"We need to see earnings for this quarter. It is my view for many reasons that being in equities and the suggested is the right trade. We have seen some very large moves. The long U.S. Treasury Market is down close to 10% year to day. S&P is up 16%. We have had a 26% change in valuation in six months. Obviously, a lot has occurred. For me to tell you equities will rally, I need to be certain that earnings are going to remain strong. From my conversations with many people, I believe earnings are not going to be missing estimates. Earnings will come in by and large bias. We saw that already with Alcoa yesterday.

On what his survival strategy is and his advice on what people should be doing:

"For those who have the ability to lose equities - I am using that as a mouthpiece to try to have people think about that. Most people cannot do that and most people should not do that. [Insurance Companies] are not allowed to do that. If you compare 1994 to this, it is different. There was much more flexibility. You had a 6% increase in interest rates. Much of the reason why it is muted today, most institutions are inhibited to own equities."

On whether there is anywhere that is a better bet:

"There is going to be a great rotation in bonds. It is going to be within the bond universe. We have been talking to many pension plans, insurance companies to start thinking about moving away from bond funds that are targeted to duration. Most bond funds are core that are targeted to the Berkeley Aggregate Index. The problem of being targeted to this index, we have an aggravated problem, extended duration. At the beginning of the year, it has a duration of 4.8 years of risk. The mortgage prepayment issue that is embedded in the aggregate index is now five and a half years. It is riskier to own that bond fund today that it was in January. We suggest to move to unconstrained bond funds where duration is not targeted to the index."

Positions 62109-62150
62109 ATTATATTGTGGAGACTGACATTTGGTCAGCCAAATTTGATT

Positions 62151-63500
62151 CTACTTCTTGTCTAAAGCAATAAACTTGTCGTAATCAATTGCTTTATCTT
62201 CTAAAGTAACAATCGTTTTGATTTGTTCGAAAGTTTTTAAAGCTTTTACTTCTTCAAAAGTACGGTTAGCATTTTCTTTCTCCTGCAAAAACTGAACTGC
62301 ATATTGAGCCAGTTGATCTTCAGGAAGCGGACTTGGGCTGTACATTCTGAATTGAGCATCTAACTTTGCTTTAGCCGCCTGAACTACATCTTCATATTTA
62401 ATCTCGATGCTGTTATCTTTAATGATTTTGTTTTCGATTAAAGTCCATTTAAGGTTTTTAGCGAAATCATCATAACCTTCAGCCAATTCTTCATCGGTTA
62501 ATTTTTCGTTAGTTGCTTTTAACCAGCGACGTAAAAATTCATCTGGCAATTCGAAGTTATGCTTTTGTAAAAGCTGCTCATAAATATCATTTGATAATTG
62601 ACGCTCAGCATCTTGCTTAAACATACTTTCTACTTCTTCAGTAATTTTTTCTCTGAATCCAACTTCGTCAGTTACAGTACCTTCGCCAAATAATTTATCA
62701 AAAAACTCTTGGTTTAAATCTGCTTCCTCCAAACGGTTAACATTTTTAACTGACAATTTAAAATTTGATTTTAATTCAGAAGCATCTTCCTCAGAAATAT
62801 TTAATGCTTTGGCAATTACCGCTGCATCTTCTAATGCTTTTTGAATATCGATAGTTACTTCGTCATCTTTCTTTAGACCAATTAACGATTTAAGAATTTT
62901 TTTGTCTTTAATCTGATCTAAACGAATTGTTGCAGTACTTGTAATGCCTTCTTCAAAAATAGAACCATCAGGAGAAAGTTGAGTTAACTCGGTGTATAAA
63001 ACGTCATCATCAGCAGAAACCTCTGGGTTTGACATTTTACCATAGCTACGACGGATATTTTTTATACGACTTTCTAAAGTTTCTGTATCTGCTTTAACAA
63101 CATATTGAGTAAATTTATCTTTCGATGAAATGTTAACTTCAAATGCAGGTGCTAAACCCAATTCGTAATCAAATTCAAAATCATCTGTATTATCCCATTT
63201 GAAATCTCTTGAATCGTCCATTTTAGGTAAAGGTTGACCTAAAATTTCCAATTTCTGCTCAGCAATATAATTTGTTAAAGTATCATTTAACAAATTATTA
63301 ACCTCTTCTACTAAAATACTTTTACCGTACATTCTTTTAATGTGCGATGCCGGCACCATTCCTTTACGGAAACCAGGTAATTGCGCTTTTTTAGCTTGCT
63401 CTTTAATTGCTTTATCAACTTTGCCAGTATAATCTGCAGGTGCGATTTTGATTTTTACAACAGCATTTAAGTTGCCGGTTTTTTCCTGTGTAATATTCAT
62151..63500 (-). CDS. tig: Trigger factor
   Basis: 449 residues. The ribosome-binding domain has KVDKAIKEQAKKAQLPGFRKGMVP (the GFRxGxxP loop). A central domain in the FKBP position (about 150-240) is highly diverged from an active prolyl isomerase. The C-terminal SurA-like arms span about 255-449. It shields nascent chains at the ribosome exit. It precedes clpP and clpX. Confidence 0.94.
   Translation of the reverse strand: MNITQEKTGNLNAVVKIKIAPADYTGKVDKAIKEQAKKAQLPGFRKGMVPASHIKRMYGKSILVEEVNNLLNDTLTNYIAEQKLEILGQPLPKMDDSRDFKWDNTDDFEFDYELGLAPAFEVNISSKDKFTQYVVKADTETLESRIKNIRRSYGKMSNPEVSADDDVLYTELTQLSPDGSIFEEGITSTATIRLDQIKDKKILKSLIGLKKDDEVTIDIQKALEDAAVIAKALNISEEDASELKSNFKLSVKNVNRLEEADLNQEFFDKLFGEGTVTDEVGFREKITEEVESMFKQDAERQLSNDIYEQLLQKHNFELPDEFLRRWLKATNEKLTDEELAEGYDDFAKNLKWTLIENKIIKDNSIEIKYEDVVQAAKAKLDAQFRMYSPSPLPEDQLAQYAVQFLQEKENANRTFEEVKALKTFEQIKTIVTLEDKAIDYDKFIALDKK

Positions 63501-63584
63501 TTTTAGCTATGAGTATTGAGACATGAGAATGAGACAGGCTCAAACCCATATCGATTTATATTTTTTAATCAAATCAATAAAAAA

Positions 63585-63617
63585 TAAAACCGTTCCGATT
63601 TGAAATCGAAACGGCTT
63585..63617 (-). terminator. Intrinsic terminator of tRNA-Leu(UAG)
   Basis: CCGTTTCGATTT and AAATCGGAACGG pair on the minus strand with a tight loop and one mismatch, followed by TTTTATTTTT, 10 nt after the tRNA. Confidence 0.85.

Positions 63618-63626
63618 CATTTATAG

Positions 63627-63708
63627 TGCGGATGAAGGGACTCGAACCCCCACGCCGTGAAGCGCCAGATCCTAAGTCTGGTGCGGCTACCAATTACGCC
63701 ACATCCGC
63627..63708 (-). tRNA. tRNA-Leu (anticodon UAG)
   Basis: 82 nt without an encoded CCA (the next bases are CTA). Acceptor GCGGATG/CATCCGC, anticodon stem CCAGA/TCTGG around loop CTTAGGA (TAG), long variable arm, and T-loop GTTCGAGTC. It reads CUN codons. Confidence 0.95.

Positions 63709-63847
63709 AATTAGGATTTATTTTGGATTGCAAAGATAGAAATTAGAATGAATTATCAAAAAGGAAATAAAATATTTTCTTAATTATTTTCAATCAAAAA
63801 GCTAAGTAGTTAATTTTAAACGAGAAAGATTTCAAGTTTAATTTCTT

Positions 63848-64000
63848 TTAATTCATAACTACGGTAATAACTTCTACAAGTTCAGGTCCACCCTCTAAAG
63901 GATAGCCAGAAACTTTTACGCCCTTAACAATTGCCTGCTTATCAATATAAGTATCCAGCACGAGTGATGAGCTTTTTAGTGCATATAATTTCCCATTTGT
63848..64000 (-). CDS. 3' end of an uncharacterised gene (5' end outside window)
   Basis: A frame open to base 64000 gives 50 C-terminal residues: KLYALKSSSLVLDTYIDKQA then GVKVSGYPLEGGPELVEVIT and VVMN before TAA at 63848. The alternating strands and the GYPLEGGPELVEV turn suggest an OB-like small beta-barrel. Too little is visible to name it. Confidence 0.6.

On the "well-known west coast bond fund manager" who has been betting on inflation:

"It is my view that inflation will be very muted. I don't see any inflationary risk at all...I have a different outcome in terms of economic future. I think we are going to be in a two percent or three percent economy. We are going to have improving labor markets. Much as to do with energy in this country where we see a change in manufacturing in this country. We have a huge opportunities for job growth in the manufacture sector."

On whether he feels that the bull market in bonds is over: